He drank enough
And lifted his head, dreamily, as one who has drunken,
And flickered his tongue like a forked night on the air, so black,
Seeming to lick his lips,
And looked around like a god, unseeing, into the air,
And slowly turned his head,
And slowly, very slowly, as if thrice adream,
Proceeded to draw his slow length curving round
And climb again the broken bank of my wall-face.

“I tasted my way back to the long table…”


From “Ballast”, a work-in-progress:

In the thatched house at the Ukrainian Cultural Village Museum near Edmonton, some rough linens, lengths of bright woven cloth on the benches of the good room where guests would be brought, where a wedding was celebrated by 70 guests eating and dancing, the “owner” told us, a man from Bukovina whose daughter-in-law worked in the fenced garden. There were potatoes, beets, feathery fronds of dill everywhere, self-sown, a hardy variety: did it travel with the family from Bukovina, a twist of paper containing its seeds, its beloved flavour, the flavour of home? Along with Black Krim tomatoes, Koda cabbages (from Polish relations), the Viktoria Ukrainskaya peas? Seeds traded with Mennonites for their own hoarded heritage, with Sudeten Germans and Croatians and Armenians for cucumbers, along with Lyaliuks from Belarus. We ate cabbage rolls and cucumber salad green with dill at the snack bar and I tasted my way back to the long table set up in the backyard of my aunt and uncle where my father’s family gathered every time we visited Edmonton, the woman in the kitchen all morning rolling dough and filling pedeha with soft mashed potato and cheese curd and sliced green onions so strong my eyes watered. Slices of hard sausage dark with caraway, and rolls with hard crusts. My uncles held a fist of bread and a glass full of something clear which they drank down, grimaced, then laughed. We had our own drink, raspberry juice with a whiff of vinegar, compot it was called, and was poured from the quart jars, murky with floating fruit, we were asked to bring from a certain shelf in the cellar where spiderwebs draped the windows. Sometimes we pretended to be the uncles, drinking deeply and dancing with our glasses raised high, laughing and slurring our speech. We didn’t know what sorrows they carried in their pockets, hidden away at times like those, but tolerated by their wives who cooked and wiped at red faces with a tea-towel damp with steam.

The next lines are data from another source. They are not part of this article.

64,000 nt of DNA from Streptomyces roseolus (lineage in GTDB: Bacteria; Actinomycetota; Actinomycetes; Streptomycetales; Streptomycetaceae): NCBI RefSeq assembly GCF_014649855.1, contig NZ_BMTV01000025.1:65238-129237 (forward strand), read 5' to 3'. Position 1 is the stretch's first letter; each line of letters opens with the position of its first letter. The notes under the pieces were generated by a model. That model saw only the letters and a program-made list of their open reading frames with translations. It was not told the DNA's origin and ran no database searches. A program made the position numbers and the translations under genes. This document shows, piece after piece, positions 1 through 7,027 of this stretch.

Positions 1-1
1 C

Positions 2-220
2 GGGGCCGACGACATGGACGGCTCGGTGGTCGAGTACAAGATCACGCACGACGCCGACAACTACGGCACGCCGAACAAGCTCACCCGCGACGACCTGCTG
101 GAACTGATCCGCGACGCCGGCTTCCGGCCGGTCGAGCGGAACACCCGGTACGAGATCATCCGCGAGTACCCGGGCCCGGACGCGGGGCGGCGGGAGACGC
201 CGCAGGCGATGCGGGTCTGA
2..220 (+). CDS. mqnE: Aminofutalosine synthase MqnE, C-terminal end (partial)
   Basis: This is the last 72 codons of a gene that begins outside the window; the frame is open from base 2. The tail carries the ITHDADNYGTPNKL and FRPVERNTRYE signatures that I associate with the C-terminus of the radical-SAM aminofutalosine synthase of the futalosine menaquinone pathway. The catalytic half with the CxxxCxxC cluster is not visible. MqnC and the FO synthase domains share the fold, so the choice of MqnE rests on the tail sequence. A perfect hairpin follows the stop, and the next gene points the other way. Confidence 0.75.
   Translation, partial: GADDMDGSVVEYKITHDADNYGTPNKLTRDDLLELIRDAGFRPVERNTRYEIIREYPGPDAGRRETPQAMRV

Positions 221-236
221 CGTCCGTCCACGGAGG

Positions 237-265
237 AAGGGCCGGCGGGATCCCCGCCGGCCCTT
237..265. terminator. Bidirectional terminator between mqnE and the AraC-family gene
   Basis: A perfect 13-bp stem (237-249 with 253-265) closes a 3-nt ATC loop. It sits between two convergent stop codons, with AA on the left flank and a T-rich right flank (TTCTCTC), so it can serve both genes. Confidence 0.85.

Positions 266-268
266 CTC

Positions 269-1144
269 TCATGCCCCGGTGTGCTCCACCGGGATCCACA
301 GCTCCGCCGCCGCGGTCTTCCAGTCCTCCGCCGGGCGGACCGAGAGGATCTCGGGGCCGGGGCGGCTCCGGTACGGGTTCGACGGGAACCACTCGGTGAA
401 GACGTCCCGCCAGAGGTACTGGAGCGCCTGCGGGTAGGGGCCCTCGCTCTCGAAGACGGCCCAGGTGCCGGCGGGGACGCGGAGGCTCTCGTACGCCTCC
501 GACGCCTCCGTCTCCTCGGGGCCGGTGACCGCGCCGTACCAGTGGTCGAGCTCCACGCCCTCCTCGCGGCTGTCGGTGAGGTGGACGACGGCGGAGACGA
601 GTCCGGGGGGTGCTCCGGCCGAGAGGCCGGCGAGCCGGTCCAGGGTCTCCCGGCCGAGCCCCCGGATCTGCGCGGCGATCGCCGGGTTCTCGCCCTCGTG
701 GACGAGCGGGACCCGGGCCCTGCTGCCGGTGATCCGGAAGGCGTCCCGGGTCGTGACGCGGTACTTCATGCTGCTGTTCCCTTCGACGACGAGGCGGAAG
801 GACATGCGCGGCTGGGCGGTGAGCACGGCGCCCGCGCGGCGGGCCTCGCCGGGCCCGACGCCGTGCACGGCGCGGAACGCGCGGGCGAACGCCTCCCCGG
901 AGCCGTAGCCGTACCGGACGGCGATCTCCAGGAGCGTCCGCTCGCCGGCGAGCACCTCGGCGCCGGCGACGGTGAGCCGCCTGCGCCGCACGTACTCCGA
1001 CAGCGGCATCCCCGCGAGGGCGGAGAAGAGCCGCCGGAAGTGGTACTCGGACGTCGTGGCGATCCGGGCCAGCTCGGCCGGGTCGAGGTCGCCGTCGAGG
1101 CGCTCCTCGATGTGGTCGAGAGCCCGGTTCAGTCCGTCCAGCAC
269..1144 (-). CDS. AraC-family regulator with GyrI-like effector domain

silver dagger, boots of spanish leather

kelly's quilt.jpg
Quilt, basting stitches not yet snipped out.

I’ve been in the kitchen for part of the day, finishing up a quilt for my granddaughter’s second birthday. I stitch and think, think and sew. Her dad said he’s building bunkbeds in her room — another baby is expected in late August — and so it’s kind of serendipitous that I’ve made a quilt for one of those beds: the one she will sleep in. When I see her, I love the times when her parents go out in the evenings and I get to put her to bed. I wrap her in a blanket and sing old ballads to her. She never takes her eyes off my face while I’m singing. Her serious blue eyes, the tiny collection of curls at the nape of her neck (this is most of her hair; she has very little anywhere else): well, there’s something deeply lovely about these times. And what do I sing? Mostly the Child Ballads, the wonderful old songs of England and Scotland collected by Francis Child in the second half of the 19th century. I’ve loved them ever since I heard early recordings of Joan Baez singing “Mary Hamilton” and Pentangle’s version of that murder ballad, “The Cruel Sister”. I don’t have a great voice but Kelly doesn’t know that. And she’s a captive audience, a child in her grandmother’s arms.